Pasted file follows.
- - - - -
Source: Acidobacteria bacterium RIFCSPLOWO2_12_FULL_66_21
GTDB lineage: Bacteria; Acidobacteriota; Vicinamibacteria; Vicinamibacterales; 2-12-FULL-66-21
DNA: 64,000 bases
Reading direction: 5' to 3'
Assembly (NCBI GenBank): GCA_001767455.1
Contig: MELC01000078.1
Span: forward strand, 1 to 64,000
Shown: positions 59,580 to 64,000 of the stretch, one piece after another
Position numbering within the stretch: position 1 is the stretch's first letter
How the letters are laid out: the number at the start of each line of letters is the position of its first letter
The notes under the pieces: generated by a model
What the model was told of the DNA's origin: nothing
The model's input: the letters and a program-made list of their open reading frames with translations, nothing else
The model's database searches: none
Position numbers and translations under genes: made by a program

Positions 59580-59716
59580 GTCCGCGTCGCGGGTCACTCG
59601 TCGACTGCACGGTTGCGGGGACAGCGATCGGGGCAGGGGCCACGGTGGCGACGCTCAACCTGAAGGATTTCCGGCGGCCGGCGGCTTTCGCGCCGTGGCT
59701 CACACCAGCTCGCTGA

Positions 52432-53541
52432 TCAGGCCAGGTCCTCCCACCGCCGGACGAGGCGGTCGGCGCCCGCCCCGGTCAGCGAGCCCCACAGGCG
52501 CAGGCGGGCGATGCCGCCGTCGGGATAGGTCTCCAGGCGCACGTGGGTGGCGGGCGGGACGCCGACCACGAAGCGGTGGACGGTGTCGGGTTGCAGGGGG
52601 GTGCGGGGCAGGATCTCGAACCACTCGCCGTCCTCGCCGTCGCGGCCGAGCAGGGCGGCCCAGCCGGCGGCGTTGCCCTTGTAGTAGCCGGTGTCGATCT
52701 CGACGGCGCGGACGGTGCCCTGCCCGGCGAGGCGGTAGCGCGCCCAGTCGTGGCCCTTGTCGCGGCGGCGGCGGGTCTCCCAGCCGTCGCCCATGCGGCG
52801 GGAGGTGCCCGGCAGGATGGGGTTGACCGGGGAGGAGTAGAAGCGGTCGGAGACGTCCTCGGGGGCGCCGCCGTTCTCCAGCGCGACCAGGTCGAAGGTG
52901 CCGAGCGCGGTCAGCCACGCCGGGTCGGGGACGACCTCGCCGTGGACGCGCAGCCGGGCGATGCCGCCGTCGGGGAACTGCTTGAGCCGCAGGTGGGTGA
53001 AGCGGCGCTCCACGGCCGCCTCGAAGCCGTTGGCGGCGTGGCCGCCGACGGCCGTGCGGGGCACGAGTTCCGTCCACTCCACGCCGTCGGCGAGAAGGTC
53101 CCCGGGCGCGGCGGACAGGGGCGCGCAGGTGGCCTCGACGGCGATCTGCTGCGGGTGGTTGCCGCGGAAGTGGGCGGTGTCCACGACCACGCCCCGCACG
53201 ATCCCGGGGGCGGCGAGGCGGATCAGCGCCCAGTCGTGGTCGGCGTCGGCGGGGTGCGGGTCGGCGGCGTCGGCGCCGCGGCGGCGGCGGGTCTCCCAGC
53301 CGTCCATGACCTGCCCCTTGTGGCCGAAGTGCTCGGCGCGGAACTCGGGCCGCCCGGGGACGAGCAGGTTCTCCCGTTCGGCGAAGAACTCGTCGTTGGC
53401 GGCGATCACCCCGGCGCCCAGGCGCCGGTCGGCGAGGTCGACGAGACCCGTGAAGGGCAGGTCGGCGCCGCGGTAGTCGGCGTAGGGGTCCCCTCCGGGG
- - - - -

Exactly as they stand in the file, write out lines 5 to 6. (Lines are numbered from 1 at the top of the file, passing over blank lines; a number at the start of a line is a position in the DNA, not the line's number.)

Assembly (NCBI GenBank): GCA_001767455.1
Contig: MELC01000078.1